Then there’s the fact that I’m bi-racial: half African-American, half Italian-American. I was raised by the highly insensitive Italian-American side of my family, who often called women “broads” and referred to creative troubleshooting as “N-rigging.” Not to mention that I have been told to go back to Africa by a fellow student at my undergraduate college; have had heil Hitler salutes thrown in my direction by a group of skin heads; have had a dear Latina friend of mine tell me that she “doesn’t see me as Black” because I don’t “act like the Blacks on t.v.;” have been followed and harassed by a group of Black men accusing me of being a race traitor while I was walking with one of my gay, White male friends; have been told that I’m “pretty for a Black girl;” have been made fun of for having kinky hair and big lips; have had strangers come up and ask to touch my hair; have been followed around stores by shop clerks; am constantly asked by other customers in stores if I can assist them (no, I don’t work here – I’m shopping too!); have been told that I only got accepted to graduate school at NYU because of my race (never mind that I graduated college with the second highest honors and had a GPA of 3.89); and live in a country where shooting an unarmed Black child is justified because being Black just plain old scares folks. And, even in the face of all of this, I personally would never hide the color of my skin, even if I could – and definitely not to make people feel more comfortable!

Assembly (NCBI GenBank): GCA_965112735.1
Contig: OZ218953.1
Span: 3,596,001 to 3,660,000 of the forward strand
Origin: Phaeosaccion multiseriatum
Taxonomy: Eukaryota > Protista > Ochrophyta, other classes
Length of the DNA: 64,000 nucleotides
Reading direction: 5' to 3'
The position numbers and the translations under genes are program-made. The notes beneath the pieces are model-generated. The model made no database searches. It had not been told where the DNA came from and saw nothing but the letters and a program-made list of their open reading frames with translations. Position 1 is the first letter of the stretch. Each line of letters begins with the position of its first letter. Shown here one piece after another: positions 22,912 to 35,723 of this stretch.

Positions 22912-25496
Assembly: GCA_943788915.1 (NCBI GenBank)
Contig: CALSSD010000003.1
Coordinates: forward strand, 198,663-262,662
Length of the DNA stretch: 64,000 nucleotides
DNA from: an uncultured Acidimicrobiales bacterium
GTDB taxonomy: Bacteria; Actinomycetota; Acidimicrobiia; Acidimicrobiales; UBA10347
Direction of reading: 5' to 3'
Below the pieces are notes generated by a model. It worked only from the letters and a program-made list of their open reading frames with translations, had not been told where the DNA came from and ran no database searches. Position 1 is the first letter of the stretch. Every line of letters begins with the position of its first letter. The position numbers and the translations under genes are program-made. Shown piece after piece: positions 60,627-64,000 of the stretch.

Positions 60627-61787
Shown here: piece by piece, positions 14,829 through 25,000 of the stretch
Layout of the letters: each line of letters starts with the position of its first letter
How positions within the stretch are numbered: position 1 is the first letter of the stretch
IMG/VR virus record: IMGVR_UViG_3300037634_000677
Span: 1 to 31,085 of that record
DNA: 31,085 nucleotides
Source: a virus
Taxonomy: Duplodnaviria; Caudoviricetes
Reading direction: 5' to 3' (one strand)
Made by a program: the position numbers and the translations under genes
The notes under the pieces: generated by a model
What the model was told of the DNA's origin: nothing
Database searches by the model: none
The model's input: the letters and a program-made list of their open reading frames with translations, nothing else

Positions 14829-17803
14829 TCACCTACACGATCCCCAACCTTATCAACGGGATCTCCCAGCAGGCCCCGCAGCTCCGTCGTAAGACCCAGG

And, then I come back to my privilege. Even in negotiating the discriminatory world of healthcare, as a healthcare provider, my economic and job stability is better than many other Americans’. So, who am I to say you should go without a job in order to make a political statement?